3 Minette Pauline May Humphrys b 15 Mar 1895 at Redruth SA d 1988 m 1919 Wilfred Frank Ford by 24 Sept 1893 at Kooringa SA

    4 Francis Thorn Ford b 11 August 1919 at Redruth SA

    4 Iris Enid Ford b 14 February 1921 at Redruth SA

Thomas and Mary Smith

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(Extracted from Janine Kraehenbuehl’s Descendants of Thomas Smith).
Thomas Smith was born circa 1832 in Cornwall, in 1853 he was listed as an Ostler. It seems he spent his live working with horses as a drover, groom, Ostler. His children that were born from 1862-1874 were born in the Blackford or Naracoorte area and his wie died at Francis, near Naracoorte.

He died 21 Mar 1884 aged 52 yrs in Millicent or Mt Gambier SA distr of Grey He was buried in Lake Terrace Mt Gambier cemetery SA 169F. The cause of his death was Cystitis

Noted events in his life were:-

Thomas married Mary (Lane/Leane?) Smith on 10 Mar 1853. Mary was born in Wadebridge Cornwall Mar 15 1836 and died 9 Sept 1908 aged 75 years in Frances SA The cause of her death was senility. Influenza.

Noted events in her life were:-

The Railways to be created in the 1870’s

An extract from “ Kingston S.E. – an overview history” by Peter Bell and Susan Marsden

Cape Jaffa and the shelter it provides to shipping in Lacepede Bay is the geographical reason for the existence of the town of Kingston and the settlement of the surrounding district.

The South-East landscape inland from Kingston is very distinctive, unlike any other part of Australia. The land is very flat, its highest point at Jip Jip Rocks only 87m above sea level. It is crossed by a series of sand ridges, from five to twenty metres in height and a few kilometres apart, running roughly parallel to the coast with low-lying flat land between them. These features are called "ranges" in the South-East, and eastward from Kingston they become higher as they head inland; in succession the main ones are the Reedy Creek Range, West Avenue Range, East Avenue Range, Baker Range, Stewart Range and Naracoorte Range.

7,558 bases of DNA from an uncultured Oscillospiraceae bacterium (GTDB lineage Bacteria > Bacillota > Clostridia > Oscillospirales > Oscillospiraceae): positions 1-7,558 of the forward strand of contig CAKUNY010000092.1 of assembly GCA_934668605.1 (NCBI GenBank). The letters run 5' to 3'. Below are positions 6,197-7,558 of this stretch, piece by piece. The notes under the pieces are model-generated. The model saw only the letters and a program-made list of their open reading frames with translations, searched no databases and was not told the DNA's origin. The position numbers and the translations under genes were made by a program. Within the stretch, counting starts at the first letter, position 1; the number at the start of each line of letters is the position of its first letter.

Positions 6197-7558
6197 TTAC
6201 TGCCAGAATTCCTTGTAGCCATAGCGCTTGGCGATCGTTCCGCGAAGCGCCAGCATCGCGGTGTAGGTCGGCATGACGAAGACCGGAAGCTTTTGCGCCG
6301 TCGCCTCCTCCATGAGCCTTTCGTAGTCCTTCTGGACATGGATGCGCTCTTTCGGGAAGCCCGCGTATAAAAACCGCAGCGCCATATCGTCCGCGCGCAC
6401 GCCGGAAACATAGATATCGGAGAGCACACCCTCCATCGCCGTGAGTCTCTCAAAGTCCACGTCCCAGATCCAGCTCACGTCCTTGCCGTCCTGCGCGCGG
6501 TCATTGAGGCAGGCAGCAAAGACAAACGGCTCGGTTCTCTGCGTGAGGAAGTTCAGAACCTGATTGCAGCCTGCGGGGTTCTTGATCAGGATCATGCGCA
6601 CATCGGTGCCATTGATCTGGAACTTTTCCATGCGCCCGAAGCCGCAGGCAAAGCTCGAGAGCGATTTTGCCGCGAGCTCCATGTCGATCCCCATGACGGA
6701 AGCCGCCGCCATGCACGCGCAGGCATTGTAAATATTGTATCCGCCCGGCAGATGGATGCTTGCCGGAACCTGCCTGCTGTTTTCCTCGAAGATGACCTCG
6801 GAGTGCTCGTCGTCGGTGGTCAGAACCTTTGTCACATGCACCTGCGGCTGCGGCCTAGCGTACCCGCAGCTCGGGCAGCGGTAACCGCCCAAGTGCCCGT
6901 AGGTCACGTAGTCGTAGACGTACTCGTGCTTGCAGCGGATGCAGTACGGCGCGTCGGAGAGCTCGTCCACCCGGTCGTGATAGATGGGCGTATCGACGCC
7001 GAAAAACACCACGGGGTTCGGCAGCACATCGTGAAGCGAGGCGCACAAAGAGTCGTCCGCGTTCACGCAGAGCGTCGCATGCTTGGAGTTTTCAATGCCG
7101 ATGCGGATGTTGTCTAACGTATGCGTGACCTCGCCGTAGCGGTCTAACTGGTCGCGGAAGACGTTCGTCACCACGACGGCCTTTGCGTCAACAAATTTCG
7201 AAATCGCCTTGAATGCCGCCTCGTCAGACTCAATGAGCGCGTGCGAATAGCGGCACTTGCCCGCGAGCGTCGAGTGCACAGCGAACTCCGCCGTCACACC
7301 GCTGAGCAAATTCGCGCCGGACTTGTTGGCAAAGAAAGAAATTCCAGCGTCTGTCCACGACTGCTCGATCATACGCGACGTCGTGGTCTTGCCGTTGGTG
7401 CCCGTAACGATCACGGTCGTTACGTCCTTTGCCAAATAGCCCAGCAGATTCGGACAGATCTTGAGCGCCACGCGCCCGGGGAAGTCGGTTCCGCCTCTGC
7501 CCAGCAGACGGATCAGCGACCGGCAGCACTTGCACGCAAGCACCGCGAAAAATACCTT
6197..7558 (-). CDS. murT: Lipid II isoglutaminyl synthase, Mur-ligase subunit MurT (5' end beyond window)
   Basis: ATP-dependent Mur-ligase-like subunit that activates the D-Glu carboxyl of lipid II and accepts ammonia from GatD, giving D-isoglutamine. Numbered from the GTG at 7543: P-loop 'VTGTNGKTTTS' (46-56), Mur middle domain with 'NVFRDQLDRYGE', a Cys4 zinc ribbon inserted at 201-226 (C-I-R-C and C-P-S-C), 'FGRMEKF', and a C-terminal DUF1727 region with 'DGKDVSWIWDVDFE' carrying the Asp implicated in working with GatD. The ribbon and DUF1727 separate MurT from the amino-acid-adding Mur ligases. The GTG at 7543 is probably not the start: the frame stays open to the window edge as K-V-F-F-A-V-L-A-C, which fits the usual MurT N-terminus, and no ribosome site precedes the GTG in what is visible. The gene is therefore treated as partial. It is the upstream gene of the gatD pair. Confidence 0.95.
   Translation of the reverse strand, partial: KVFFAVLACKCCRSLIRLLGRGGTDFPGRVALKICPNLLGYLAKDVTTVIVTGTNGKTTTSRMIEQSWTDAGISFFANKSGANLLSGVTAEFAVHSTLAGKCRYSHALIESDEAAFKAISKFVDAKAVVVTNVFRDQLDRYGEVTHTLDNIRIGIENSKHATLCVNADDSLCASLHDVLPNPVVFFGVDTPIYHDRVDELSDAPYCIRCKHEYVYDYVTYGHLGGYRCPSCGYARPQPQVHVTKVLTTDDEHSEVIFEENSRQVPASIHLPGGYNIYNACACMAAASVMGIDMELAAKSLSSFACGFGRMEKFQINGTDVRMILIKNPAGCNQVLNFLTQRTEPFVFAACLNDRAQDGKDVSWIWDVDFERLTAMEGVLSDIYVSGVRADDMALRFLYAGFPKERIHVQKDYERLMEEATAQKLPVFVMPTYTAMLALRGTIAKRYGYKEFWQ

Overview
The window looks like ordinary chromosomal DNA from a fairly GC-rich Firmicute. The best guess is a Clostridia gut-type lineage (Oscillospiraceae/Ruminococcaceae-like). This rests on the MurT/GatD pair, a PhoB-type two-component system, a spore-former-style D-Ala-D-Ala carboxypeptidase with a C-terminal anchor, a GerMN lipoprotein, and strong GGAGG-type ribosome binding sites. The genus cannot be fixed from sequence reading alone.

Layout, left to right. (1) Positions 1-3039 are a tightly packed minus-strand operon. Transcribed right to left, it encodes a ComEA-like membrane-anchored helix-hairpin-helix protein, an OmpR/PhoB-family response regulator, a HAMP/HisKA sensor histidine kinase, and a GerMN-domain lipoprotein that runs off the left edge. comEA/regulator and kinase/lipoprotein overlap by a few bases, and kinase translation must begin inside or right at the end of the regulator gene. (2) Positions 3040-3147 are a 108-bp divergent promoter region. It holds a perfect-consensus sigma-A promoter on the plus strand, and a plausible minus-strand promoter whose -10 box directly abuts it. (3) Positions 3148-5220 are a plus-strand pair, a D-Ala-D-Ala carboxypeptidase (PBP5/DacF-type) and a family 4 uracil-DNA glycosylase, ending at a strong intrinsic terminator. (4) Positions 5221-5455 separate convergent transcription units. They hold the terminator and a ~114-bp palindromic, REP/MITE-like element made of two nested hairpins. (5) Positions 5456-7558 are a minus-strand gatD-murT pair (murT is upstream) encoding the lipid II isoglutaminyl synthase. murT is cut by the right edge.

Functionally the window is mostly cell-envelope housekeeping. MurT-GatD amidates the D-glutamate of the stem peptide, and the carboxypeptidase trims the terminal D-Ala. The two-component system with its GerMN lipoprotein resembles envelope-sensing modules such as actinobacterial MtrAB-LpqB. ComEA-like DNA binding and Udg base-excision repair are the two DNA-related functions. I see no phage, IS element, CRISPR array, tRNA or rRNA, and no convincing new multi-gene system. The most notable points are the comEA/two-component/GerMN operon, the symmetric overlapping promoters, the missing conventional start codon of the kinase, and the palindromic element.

This landscape is very young, less than 400,000 years old. The South-East has gradually risen from the seabed over that time, and each sand ridge represents an old coastline: a line where the foreshore dunes consolidated for a time as sea levels rose and fell, only to be superseded in its turn as the landscape rose higher. Biscuit Flat, the coastal plain inland from Kingston, formed part of the bed of the Southern Ocean only a few thousand years ago. Beginning as loose beach sand, each ridge has been cemented into position by the formation of calcrete, as rainwater dissolves lime from marine shell fragments and redeposits it to form hard limestone layers. (Schwebel 1983)

This landscape of low-lying green flats dotted with river red gums (Eucalyptus camadulensis) and crossed by old coastal sand dunes starts to the north of the Kingston district, and runs south down through Naracoorte and Penola, dominating most of the lower South-East region as far as western Victoria and the south coast. The region's climate is the Mediterranean pattern of cool wet winters and hot dry summers. This meant that before the land was drained, the flats between the ranges were inundated for much of the winter.

The nearest thing to a river in the South-East is Reedy Creek, which in a wet winter flowed slowly north between the sand ridges from near Tantanoola all the way to the Coorong. In the summer months much of the porous landscape has no surface water, but there is a prolific underground freshwater drainage system (Holmes & Waterhouse 1983), and farmers and town-dwellers alike rely on bores tapping the aquifers.

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Jesse and Isabella Humphrys, James and Hannah Flower – Life in Somerset.